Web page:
• This debate is very interesting. I'm learning a huge amount about it all at the moment. I did have the cover of my book professionally designed and yet it doesn't satisfy everybody. I have had book buyers who love it and want to order without me having to go into sales mode, I've had ones say that the cover is the only thing about the book they don't like and I've had one say it makes the book look self published - which is ironic as it is the only bit of the book I paid a professional for. I have taken dozens of books off the bookshelf to compare it against and can't see what the comment relates to. It is hard to get it completely right.
  • I haven't much else to add to this discussion, as I agree with all that's been said.

    Just that the cover for our "One Word Challenge Anthology" needs to be as professional as possible, with agreement all round on the format !
  • Interesting comments. At least they prove the approval of a cover design is very subjective; you definitely can't please all of the people all of the time. I had a letter yesterday from someone who has just purchased my latest novel, 'Deeping Fen.' He said how much he liked the story but the cover had nothing to do with the storyline. The cover is of a Heron in the fen setting of a reed bed and many of the descriptive passages in the book are based on this type of terrain. Like I said - you can't please all of the people etc. etc.
  • And have you noticed with published books how designs go in phases, and when one publisher changes, the others change to that cover style soon after...
  • I think covers are important, personally the cover catches my eye when I am in a bookstore. Then I will read the blurb and check the printing of the text as well. But the cover would make me pick up a book by an author I do not know yet. I find that recently, publishers have chosen new covers for some books which I am not too keen on. I quite like 'Erica James' and I so much prefer the old covers. :-)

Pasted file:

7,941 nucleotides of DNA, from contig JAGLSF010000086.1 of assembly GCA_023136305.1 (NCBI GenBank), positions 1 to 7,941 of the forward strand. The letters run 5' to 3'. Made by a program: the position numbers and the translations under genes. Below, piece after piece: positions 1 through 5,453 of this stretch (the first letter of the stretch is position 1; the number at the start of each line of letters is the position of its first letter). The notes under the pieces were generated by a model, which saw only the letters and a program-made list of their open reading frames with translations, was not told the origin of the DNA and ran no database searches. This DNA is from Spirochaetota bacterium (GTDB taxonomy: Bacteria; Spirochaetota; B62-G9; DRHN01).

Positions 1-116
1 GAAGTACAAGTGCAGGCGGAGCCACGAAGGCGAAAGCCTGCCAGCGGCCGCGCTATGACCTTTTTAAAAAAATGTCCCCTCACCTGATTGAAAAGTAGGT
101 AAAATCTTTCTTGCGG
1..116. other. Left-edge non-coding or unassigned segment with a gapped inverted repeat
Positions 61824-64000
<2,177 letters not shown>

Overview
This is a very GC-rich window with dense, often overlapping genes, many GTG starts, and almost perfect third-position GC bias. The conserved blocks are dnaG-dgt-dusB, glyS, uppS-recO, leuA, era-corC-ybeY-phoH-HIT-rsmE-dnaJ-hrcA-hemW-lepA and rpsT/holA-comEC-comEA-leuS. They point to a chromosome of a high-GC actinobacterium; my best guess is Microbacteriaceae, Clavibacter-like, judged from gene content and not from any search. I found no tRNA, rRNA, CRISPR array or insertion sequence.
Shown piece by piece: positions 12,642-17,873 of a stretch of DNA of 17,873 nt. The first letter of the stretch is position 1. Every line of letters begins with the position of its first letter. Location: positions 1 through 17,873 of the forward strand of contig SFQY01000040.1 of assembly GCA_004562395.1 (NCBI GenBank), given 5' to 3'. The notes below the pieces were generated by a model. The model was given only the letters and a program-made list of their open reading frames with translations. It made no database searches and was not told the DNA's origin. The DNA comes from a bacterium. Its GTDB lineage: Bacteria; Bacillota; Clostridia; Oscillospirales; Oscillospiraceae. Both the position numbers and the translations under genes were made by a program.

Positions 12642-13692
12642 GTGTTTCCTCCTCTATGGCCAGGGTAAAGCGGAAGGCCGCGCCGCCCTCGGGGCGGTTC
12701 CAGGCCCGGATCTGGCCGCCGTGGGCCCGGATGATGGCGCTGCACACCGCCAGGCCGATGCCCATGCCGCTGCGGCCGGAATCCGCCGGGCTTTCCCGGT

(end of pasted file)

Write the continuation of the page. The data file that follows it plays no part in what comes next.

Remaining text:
• edited February 2012
    Once, when I received a copy of Slubberdegullion, I found someone else's story inside my cover! Which only goes to prove ...
  • I'm drawn by the cover when I browse books. Anything with a foresty green background usually does the trick. I've got my cover sorted for my first novel...just need to get it finished!
  • Carol wrote :- And have you noticed with published books how designs go in phases,

    Not just the covers it's the contents as well The Chick Lit phenomenon is a good, recent, example. I understand that phase is now fading. As I don't write Chick Lit,I am relieved! What do we think is going to be the next big craze?
  • [quote=Jay Mandal]Once, when I received a copy of Slubberdegullion, I found someone else's story inside my cover! [/quote]

    You serious?! What did you do?
  • [quote=norcot] What do we think is going to be the next big craze?[/quote]
    Just depends who's the first to come up with something different enough to make a publisher willing to take the risk in the current climate.
  • I sent it back to Amazon/Tesco (sorry), and they sent me one with MY story inside! My publisher said these things sometimes happen.
  • [quote=Jay Mandal]Slubberdegullion[/quote]

    What a FABULOUS title!
  • edited February 2012
    That's what I thought. There certainly wasn't another book with that title. Only problem was Word didn't recognize it. (I only found it when I was looking through Roget's Thesaurus for words to use during a slanging match.) :)
  • But I think some people have come across it in a song. Can't remember who sang it. Google will know - the group's well-known.
  • Looks like it's Genesis.
  • It's in Johnson's Dictionary - ' ( I suppose a cant word without derivation) A paltry, dirty, sorry wretch. ' He sounds familiar!
  • Chambers mentions Lower German.